This might seem innocuous but it is not. It's a loophole allowing for the continuing destruction of records, making it harder for servicemen and women who've been sexually assaulted to get VA benefits for assault-related ailments or to seek justice in future. I did an event with a former Marine who literally her case couldn't be brought because she was a Marine, the records at the time were kept for five years. So when the perpetrator got out and raped two kids in California, that prosecutor in California was at least able to look at the records. Whether he could use them or not is somewhat immaterial. It simply helps to look at the records to know what happened and if there was a similar modus operandei.
A service member who's been through a sexual assault should not be forced to make a far-reaching decision on whether his or her report on a crime would be detained or not. That's what's happening right now. This will ensure that all reports are stored in a secure and private manner for at least 50 years. It also contains a provision of my bill that substantiated sexual assaults be noted in personnel records. This will help ensure that commanders are aware of potential repeat offenders.
And it contains the language from my Military Assault Prevention Act and I thank Senator Murkowski for her support of this which expresses the sense of the senate that charges of rape, sexual assault or attempts to commit these offenses should be disposed of by court-martial rather than by nonjudicial punishment or administrative action. We want offenders to be convicted and punished, not just given a slap on the wrist by commanders or allowed to shrink away without a -- slink away without a discharge.
This year's NDAA also includes legislation that I introduced with Senator McCaskill, who's with us here today, to add sexual assault and charges to the list of protected communications that can be investigated by the DOD inspector general. This is expanded whistle-blower protection that will help ensure that service members are able to report sexual assault crimes without facing retaliation.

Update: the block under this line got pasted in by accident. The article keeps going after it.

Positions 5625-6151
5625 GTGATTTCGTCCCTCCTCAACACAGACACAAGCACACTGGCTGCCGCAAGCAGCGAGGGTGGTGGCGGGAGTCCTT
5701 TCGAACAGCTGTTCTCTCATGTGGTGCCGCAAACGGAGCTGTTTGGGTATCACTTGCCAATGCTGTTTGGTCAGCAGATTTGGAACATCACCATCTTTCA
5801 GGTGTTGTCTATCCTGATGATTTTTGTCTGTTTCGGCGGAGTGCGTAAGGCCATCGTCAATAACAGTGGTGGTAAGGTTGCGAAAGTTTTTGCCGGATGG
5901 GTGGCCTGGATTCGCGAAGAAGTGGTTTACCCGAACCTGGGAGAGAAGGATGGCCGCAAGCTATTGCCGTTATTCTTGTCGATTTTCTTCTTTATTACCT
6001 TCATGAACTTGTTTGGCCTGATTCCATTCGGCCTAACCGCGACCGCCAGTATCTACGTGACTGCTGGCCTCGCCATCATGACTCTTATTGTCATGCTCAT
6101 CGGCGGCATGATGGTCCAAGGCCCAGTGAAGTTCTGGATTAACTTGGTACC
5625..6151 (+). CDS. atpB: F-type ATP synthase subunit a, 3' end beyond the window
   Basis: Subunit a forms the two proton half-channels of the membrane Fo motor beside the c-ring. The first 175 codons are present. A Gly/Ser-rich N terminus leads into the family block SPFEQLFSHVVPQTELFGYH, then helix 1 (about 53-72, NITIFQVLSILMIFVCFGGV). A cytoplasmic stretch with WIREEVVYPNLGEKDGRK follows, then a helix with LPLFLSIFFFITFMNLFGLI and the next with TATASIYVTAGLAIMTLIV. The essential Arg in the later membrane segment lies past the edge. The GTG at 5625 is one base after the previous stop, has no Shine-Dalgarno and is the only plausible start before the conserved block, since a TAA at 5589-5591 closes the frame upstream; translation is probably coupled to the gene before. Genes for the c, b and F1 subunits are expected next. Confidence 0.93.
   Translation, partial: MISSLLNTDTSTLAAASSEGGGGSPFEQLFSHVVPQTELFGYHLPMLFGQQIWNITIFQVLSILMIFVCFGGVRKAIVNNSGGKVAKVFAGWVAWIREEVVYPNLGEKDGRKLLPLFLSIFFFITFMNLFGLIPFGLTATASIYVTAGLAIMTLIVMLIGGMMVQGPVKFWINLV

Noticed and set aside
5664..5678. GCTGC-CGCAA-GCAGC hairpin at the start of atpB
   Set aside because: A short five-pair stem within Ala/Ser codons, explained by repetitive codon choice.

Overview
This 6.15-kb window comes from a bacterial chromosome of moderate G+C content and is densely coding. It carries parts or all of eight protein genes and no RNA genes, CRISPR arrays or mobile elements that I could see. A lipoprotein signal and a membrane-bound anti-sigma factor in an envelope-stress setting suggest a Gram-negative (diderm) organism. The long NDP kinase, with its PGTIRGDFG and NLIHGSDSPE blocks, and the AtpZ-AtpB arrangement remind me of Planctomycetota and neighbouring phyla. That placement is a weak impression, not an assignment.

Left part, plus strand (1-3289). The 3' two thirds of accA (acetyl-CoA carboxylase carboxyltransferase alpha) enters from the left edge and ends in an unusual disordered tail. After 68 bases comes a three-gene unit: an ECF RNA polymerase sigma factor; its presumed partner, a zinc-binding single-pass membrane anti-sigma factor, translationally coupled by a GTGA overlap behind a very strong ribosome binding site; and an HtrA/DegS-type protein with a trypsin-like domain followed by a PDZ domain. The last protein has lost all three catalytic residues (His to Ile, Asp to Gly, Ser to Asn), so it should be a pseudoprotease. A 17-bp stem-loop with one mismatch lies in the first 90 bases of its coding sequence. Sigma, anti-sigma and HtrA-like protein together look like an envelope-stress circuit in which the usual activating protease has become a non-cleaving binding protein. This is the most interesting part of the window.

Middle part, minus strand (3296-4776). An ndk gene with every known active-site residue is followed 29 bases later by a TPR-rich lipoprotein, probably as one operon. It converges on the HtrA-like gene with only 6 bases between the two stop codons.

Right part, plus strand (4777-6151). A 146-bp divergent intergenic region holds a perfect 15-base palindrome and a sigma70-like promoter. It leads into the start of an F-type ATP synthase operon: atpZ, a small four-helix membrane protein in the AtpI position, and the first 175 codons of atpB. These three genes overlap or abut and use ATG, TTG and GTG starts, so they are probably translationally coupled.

These are just a few of the provisions addressing sexual assault in this bill. We also know that this bill does so much -- I see Senator Murray is here -- focused on victims' rights and treating our victims with the respect that they deserve. Our country is fortunate that we have so many selfless servicemen and women who volunteer to serve their country. When they raise their hands to serve, we take on a responsibility to provide them the means to accomplish their mission and to ensure that they don't have to worry about what's going on behind the frontline. Sexual assault in the military betrays that responsibility. If in the course of their service our servicemen and women experience an assault that our military failed to prevent, then we owe them the basic decency of justice. I look forward to working on and passing this bill with my colleagues so that we can protect our service members once and for all. Thank you, Mr. President. I yield the floor.